Sándor Szathmári on the monomania of prophets

I already blogged on this subject on this blog:

Sándor Szathmári on the limitations of sages

But I found Szathmári's take on this so compelling, I finally wrote a comparable post on my Reason & Society blog:

Sándor Szathmári on the monomania of prophets

There I added a detail without explaining further: the boldfaced passage reminded me of an aspect of Hermann Hesse's Siddartha that irritated me when I read it as a teenager. Siddartha meets the Buddha, and objects that the Buddha is just babysitting his followers who have not experienced what the Buddha is preaching, the Buddha makes excuses for this, and Siddartha accepts this while moving on. So Hesse has it both ways. Hence Szathmári's commentary stood out for me. I repeat the key passage below. The translation is awkward, so I should re-translate it myself from the Esperanto:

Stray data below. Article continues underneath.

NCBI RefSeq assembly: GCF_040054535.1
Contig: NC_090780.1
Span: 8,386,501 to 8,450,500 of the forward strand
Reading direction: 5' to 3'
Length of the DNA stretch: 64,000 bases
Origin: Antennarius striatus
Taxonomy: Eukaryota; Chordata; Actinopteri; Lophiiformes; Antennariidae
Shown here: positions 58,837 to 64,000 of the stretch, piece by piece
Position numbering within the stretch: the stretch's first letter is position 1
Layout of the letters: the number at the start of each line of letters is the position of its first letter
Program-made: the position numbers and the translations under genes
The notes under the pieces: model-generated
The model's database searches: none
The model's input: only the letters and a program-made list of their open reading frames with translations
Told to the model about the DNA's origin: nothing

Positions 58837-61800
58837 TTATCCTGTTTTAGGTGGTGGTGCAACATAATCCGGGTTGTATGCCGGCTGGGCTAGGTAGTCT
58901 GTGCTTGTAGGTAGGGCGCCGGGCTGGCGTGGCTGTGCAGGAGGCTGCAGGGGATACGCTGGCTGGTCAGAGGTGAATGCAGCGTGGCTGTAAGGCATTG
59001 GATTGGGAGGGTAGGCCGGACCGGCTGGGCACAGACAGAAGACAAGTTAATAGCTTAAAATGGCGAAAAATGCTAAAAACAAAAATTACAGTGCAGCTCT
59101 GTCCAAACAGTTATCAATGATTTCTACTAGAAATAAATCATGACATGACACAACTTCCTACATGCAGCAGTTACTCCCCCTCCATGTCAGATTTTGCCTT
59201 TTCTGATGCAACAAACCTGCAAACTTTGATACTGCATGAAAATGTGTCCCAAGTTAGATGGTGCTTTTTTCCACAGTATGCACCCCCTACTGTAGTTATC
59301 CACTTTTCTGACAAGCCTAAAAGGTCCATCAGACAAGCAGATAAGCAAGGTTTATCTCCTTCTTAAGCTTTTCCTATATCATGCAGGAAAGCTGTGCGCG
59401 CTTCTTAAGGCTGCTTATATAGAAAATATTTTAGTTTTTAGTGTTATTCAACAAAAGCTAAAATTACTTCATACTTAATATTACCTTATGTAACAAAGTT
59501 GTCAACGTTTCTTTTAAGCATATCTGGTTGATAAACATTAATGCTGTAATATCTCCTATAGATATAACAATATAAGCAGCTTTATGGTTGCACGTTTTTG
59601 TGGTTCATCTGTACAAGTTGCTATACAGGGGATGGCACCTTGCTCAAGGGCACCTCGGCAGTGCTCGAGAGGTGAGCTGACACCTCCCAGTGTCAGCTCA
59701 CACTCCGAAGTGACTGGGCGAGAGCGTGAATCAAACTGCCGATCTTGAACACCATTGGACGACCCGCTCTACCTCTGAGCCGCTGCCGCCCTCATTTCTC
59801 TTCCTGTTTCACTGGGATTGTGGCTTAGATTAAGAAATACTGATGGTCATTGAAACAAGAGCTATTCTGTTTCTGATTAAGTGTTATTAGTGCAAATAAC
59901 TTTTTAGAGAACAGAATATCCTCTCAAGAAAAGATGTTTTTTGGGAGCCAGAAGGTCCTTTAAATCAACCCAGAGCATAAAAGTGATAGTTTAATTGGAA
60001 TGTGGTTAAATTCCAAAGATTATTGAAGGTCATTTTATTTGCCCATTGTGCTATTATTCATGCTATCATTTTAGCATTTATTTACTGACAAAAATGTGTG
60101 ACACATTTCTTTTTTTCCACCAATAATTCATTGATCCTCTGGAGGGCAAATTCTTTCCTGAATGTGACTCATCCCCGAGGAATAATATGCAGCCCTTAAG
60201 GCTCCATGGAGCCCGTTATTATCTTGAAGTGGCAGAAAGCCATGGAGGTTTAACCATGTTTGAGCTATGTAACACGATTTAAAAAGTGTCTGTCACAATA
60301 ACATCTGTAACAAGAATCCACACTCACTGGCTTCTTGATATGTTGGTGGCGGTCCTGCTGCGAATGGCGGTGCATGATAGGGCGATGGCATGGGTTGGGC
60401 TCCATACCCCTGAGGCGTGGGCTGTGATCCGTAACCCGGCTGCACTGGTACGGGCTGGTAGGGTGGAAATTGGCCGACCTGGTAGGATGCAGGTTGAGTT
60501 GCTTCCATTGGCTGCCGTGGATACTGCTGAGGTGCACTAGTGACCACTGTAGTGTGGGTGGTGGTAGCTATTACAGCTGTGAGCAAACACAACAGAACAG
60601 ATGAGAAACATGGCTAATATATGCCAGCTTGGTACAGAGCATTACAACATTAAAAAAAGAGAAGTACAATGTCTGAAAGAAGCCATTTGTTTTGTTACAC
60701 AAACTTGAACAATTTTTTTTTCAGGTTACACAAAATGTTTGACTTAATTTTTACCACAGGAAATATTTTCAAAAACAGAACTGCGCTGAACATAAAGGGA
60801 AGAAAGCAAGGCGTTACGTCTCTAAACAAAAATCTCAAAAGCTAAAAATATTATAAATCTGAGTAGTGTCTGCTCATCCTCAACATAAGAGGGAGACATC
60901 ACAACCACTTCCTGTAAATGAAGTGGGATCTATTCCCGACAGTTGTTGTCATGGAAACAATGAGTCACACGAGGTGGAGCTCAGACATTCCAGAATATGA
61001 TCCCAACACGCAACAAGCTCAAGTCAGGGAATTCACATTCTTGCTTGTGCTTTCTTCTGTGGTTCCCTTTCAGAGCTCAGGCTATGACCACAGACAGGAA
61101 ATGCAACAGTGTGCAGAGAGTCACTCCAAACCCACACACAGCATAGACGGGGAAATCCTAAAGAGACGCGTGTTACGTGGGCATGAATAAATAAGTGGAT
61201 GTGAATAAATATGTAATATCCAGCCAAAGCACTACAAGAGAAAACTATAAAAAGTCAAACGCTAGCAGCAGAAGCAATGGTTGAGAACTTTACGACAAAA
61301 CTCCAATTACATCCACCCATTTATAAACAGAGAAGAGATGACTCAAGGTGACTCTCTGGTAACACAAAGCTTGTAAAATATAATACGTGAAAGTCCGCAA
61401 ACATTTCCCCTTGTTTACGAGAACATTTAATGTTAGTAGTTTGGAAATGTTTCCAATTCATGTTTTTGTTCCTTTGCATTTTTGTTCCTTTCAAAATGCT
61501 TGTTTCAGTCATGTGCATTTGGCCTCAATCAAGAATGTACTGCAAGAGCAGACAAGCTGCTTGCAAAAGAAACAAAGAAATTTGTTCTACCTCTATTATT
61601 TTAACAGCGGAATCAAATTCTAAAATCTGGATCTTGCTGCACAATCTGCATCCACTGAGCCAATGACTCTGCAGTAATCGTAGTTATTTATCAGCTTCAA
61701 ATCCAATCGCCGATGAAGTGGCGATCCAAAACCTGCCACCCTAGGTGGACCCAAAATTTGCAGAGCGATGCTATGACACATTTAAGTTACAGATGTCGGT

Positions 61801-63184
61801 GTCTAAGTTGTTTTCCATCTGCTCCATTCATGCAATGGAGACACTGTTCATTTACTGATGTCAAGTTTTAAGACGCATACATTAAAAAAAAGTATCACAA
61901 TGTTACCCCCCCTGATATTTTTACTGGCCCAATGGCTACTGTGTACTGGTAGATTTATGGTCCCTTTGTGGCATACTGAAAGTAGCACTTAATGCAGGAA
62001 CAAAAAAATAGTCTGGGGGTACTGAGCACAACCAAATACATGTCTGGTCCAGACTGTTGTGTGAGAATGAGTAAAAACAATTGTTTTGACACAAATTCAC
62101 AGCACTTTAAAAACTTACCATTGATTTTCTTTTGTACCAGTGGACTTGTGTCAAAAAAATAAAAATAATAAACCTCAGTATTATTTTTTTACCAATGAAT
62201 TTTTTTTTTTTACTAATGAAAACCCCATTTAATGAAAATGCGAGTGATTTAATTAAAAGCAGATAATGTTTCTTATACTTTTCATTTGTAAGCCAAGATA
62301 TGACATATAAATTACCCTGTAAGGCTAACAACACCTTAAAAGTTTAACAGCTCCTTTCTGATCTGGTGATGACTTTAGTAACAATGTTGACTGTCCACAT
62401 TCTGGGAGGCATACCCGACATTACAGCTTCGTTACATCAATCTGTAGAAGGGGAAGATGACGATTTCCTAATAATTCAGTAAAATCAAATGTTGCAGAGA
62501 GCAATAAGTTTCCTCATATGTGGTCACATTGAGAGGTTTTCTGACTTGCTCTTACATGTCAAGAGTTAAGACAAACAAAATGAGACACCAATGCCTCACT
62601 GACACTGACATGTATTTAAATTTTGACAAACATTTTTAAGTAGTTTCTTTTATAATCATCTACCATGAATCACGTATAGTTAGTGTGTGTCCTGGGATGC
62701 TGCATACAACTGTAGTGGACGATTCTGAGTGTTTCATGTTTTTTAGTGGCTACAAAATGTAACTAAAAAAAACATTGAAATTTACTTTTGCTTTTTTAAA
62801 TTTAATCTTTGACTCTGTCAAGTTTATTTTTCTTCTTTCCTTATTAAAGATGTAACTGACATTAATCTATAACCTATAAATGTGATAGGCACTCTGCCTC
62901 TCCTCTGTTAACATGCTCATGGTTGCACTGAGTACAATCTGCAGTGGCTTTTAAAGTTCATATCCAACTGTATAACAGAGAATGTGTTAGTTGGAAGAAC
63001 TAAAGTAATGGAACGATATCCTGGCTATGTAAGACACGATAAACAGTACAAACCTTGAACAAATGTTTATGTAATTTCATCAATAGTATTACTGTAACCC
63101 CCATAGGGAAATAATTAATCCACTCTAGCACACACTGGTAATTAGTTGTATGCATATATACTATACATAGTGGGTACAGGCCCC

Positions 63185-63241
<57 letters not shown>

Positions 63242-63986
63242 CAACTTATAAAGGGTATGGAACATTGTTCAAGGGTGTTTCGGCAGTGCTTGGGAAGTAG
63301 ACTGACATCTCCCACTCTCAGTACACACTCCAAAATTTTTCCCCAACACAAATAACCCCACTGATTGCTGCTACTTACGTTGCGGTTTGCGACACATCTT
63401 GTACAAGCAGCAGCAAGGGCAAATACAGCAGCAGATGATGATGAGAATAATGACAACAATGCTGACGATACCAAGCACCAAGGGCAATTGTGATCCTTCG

"To be a bikru is also in fact a monomania; the erroneous belief that with the Behins there is a connection between the heard word and the brain. A bikru is a Behin whose only Behinity is that he doesn't realize among whom he lives; for it could not be imagined, could it, that somebody who was aware of the Behinic disease would still want to explain reality to them."

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